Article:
For example, my daughter loves dragons. She wishes they were real. Sometimes, she wishes she could be one. She’s even come up with a pretty good idea for a story about dragons. I keep telling her to write these ideas down. Perhaps she’ll never get around to writing the story, but putting the ideas on paper might make her dragon populated world seem more real to her. At least that’s how it works for me. I write because it makes my imaginary worlds seem real.

This mindset is what got me started on my writing journey in the first place. The Goblet of Fire (the fourth story in the Harry Potter pantheon) movie reminded me so much of my college years that I longed to return to those days, but the only way that was going to happen was if I sat down and wrote a story about it myself. In the process, I discovered how much I love writing fantasy, and things just kind of took off from there.

Some people consider writing to be therapeutic. I think of it as an alternative way to visit foreign lands/worlds/universes. Not only is it cheaper than flying/disapparating/teleporting, but I don’t have to pack any suitcases either.

Why do you write?


Friday, October 9, 2015

Seven Writing Links -- Volume 97

It's been one heck of a week around here.  The new job is great, but a bunch of other family issues reared their heads and my week began to resemble a sit-com.  All seems to be quieting down now.  I'll be replacing a couple of graphics cards tonight so the kids can play Minecraft, but other than that I think I'm actually going to do some writing tonight!  Woohoo!

Have a great weekend and enjoy the links!


6 Tips for Finding a Cover Artist

12 Questions to Ask When Hiring a Book Cover Designer

Summarizing Your Novel: The Query Trenches Part Two

The Unspoken Pinch Point: Your Climax

Take The Test: What’s Your Self-Editing Score?

Should You Go Wide or Join KDP Select/Kindle Unlimited?

Promoting A Pre-order

Wednesday, October 7, 2015

The Insecure Writer and Life

Today is October's contribution to Alex Cavanaugh's Insecure Writers Support Group.

Why am I an Insecure Writer this month? 

Because I have such little control over life.

As writers, we’re used to a lack of control. Maybe our obligations don’t allow us enough time to write. Maybe the words don’t come when we sit down in front of the computer. Maybe no agent will respond to our queries. Maybe no one will buy our book once it’s published. But for the past couple of weeks, I’ve been f thinking about how little control we have over our non-writing lives.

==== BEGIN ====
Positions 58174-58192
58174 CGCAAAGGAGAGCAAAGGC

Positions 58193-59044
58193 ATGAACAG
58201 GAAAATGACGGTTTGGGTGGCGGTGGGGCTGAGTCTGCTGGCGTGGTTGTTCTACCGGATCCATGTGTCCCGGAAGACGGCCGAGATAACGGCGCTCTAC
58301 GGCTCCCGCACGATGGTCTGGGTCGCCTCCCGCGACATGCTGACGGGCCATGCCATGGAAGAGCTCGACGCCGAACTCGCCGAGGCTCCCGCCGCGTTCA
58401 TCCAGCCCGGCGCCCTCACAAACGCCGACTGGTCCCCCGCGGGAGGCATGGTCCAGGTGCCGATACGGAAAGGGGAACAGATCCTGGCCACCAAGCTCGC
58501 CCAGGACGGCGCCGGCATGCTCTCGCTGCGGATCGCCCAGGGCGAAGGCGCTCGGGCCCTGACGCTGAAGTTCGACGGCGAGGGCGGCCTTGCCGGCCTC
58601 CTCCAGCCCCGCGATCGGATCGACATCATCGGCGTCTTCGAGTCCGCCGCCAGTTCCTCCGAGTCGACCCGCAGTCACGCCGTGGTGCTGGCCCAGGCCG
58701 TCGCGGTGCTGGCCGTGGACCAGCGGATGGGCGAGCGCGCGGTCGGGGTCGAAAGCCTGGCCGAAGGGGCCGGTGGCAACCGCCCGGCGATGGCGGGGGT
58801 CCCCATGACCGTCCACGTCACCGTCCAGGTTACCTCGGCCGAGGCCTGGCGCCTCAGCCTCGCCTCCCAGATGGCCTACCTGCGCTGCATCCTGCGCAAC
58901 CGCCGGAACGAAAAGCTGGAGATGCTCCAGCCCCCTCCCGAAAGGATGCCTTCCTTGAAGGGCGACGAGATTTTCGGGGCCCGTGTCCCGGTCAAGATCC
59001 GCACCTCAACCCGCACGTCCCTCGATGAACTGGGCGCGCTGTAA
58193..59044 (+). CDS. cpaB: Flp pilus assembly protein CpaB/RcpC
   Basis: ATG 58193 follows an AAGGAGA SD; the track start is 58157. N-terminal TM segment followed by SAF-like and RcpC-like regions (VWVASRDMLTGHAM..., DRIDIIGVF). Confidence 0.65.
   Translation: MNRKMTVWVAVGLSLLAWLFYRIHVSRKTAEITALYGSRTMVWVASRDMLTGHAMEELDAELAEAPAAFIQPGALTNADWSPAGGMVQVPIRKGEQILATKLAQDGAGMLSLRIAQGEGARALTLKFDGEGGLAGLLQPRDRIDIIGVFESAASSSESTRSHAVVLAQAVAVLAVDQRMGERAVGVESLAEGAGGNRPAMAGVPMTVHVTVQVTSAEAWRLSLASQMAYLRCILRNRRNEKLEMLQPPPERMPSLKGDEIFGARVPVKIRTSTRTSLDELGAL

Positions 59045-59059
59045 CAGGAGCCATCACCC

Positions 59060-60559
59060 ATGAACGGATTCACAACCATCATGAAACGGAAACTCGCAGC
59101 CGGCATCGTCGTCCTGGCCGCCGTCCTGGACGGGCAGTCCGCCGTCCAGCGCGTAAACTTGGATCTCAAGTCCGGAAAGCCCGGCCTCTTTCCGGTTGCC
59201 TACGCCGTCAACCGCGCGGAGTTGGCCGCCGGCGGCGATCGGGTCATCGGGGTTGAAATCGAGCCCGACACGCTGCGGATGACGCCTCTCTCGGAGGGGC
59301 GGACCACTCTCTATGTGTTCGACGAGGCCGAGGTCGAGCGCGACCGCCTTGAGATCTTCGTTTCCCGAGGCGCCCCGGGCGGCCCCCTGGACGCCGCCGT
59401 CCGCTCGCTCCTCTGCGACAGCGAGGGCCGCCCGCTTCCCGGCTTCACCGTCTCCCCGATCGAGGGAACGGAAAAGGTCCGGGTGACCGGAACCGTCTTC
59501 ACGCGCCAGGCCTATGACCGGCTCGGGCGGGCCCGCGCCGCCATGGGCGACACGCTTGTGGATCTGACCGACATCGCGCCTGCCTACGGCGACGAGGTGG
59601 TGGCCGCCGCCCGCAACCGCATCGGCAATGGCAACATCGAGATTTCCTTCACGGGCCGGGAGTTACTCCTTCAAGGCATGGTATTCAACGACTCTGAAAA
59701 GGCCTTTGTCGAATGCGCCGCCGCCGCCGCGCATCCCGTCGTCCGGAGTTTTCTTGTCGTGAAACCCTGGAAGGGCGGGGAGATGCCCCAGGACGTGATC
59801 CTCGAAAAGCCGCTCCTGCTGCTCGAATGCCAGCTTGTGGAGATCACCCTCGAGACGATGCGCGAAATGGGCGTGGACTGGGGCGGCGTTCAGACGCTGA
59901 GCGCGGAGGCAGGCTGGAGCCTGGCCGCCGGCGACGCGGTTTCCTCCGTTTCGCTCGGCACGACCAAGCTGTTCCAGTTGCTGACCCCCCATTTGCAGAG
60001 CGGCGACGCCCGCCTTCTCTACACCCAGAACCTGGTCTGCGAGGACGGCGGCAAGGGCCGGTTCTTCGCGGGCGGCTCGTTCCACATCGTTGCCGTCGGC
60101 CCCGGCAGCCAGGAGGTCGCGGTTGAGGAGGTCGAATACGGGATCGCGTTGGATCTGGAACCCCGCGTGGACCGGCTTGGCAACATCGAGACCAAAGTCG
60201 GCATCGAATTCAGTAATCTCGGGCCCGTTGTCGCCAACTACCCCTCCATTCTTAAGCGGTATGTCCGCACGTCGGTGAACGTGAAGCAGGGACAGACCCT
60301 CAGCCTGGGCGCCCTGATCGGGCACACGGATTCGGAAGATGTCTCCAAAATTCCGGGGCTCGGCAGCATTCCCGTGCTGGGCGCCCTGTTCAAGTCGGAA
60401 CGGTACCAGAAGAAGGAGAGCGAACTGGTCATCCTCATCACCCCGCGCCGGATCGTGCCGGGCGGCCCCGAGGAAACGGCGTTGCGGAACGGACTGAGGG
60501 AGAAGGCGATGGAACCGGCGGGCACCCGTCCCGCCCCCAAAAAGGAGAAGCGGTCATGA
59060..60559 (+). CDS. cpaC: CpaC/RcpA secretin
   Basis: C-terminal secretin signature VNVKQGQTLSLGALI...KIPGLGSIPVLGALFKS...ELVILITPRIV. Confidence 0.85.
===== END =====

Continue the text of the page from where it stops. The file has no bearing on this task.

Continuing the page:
Three weeks ago I learned my project at work was ending, which meant everyone in my group would have to find new positions within the company (not an easy feat) or be cut loose. Needless to say, all my energies were focused on finding a new job. Fortunately, I found a position elsewhere within the company, but for a couple of weeks, the future was pretty dark and scary. It’s one thing if no one wants to buy your book, but it’s another if no one wants to hire you. (Unless you’re a full time writer, of course, where the two options are one and the same.)

If that wasn’t enough, my daughter has been going through some tough times at school. After being bullied at the end of last year, the idea of returning to school bothered her all summer. Making it through a whole day of school is an ordeal for her, and she’s already missed several days due to anxiety. She’s slowly fighting her way through it, and I’m proud of her for not giving up, but there’s only so much I can do to help and that’s hard for a parent to deal with.

As a result, I haven’t spent much time writing, or keeping up with this blog, or keeping up with everyone else’s blog. I expect that to change somewhat now that my job situation is headed back toward stability again, but it’s darned scary to know how quickly life can overwhelm you.

Maybe Alex should start an Insecure Person Support Group too. It's not like you have to be a writer to be insecure.

What non-writing insecurities are you dealing with?


Friday, October 2, 2015

Seven Writing Links -- Volume 96

So what can I say?  Another Wednesday come and gone with no post.

Hangs head in shame.

And I haven't been keeping up with visiting your blogs either.

Hangs head lower.

My only excuse is that the last couple of weeks have been quite unusual, very busy, and at times, traumatic.  I expect everything to get back to normal by next week (crosses fingers), but in the meantime, I apologize for my lack of activity.  On the bright side, however, I now have plenty to talk about in Wednesday's IWSG post!

Have a great weekend and enjoy the links!


The Trouble with Transitory Actions

Nanowrimo Prep: The Master List

How Ingram Spark Prints Your Print-on-Demand (POD) Book

Indie Publishing Paths: What’s Your Distribution Plan? Part Two

7 Mistakes I Made on the Way to a Publishing Contract

3 things you should be writing about on your author blog

The Big Five’s Secret Shadow War on Amazon and the Indie Marketplace